Modern Family’s Emmy winning actress takes on the most important role of her life

Actress Julie Bowen, recently awarded her second Emmy for her role in the hit TV comedy “Modern Family,” started a more serious role last week: raising awareness about life-threatening childhood allergies and anaphylaxis.

The two-time best supporting actress in a comedy series and mother of three knows firsthand about potentially fatal allergic reactions. Her oldest son, Oliver, was 2 years old when he developed anaphylaxis as a result of a double-whammy exposure to a bee sting coupled with a bit of peanut butter.

“We had no reason to suspect we might have a problem. He had had peanuts before. And he had always been fine,” explained Bowen. “But then one day we found out that, no, he’s not.”

Almost immediately, Oliver’s face swelled dramatically. Other symptoms of anaphylaxis include chest pain; hives; breathing difficulties; tightening of the throat; lip and tongue swelling; nausea; dizziness and fainting.

Bowen’s husband, who was at home with the toddler, was terrified. “He knew it was bad.” Oliver was rushed to the hospital and immediately given an injection of epinephrine – the drug used for the emergency treatment of anaphylactic reactions that can follow exposure to allergens such as peanuts, walnuts, shellfish, bee stings, medications and/or latex.

Although any child can develop an allergy, or abnormal immune response, they are more likely to occur in people whose family members also have allergies.

Bowen now is spearheading the nationwide awareness campaign with the help of Mylan Specialty L.P., the pharmaceutical company that makes EpiPen®.

The goal is education,” said Bowen. “We, as parents, can’t always be with our children all day, every day. So we want the people around them to be educated.”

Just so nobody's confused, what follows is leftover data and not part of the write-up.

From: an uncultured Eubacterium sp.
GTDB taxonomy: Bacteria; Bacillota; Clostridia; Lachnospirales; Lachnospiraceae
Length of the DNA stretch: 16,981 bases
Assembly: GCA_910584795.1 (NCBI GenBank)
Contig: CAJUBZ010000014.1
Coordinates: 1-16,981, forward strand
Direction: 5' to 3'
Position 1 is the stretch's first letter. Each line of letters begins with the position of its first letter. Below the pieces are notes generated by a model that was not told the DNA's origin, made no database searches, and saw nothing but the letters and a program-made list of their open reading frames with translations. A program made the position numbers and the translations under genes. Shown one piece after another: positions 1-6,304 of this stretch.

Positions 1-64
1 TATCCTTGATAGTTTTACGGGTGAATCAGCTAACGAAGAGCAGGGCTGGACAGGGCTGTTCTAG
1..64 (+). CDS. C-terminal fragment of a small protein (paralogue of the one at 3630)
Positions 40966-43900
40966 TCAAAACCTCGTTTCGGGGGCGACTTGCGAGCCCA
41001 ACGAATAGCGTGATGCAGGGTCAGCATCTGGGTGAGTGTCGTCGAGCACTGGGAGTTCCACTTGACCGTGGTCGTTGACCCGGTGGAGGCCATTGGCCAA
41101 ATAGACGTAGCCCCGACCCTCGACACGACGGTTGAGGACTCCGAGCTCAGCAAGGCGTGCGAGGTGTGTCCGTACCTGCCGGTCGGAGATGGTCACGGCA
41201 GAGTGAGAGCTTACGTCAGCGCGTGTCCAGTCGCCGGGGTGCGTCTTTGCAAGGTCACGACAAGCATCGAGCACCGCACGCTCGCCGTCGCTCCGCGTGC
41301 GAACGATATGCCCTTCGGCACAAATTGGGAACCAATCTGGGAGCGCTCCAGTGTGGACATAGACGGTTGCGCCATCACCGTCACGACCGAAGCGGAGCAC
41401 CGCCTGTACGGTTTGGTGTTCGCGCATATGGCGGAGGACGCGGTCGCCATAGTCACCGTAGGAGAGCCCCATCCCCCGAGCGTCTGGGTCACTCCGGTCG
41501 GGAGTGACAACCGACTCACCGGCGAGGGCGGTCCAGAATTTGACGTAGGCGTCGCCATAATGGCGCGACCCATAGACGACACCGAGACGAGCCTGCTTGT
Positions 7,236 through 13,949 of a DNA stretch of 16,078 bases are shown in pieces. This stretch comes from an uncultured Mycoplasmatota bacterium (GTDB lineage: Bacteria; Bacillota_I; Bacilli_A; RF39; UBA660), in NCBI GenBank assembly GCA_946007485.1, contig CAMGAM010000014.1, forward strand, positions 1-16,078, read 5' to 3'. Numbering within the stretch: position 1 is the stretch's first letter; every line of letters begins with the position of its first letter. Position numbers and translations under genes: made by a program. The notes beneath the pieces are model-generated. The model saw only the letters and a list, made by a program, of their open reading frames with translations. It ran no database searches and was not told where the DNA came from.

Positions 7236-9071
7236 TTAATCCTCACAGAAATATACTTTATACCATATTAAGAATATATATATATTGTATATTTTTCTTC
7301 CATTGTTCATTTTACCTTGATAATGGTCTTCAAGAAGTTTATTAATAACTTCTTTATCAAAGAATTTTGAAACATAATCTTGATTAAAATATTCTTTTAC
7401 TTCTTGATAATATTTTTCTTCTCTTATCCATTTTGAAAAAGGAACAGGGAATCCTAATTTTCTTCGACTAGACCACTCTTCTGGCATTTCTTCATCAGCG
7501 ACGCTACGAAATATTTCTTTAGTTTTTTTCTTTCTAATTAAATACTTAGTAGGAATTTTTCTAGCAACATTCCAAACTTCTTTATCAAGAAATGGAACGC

Thankfully, Oliver made a full and quick recovery. “Once he had the proper medicine, it was a very quick process,” she noted. “But today we always carry epinephrine with us wherever we go.”

Food allergies are the leading cause of anaphylaxis. The U.S. Centers for Disease Control and Prevention (CDC) estimates that food allergies in children have increased 18% since 1997. More than 9,000 children are hospitalized because of severe food allergies each year.

Many allergic reactions occur when children accidentally consume foods they’re allergic to at school. According to the CDC as many as one-quarter of anaphylaxis happens in students with no history of food allergies.

Parents and school employees shouldn’t dismiss a child’s complaints, Bowen says, “We want parents and teachers to know the signs, so that if you see them coughing, scratching at their throat some, or that they’ve got some rash, that you go ahead and look into it further.”

If you suspect your child may have an allergic reaction to anything, get it checked out. Call 911 and get medical attention immediately because there’s no way to guarantee that your child is never going to have an anaphylactic reaction.

The odds are not insignificant. “One to two children in each classroom could potentially be at risk for a serious food allergy,” says Dr. Carla Davis, an assistant professor of pediatrics in the section of immunology, allergy and rheumatology at Texas Children’s Hospital in Houston.  Of those, 30-40% would be at risk for life-threatening anaphylaxis.

Epinephrine is the first-line treatment, and caregivers must act quickly in order to treat effectively.  How quickly? Ideally, within minutes of the child developing a reaction.

For more information on anaphylaxis, visit the Food Allergy & Anaphylaxis Network.

Back-to-school lesson on food allergies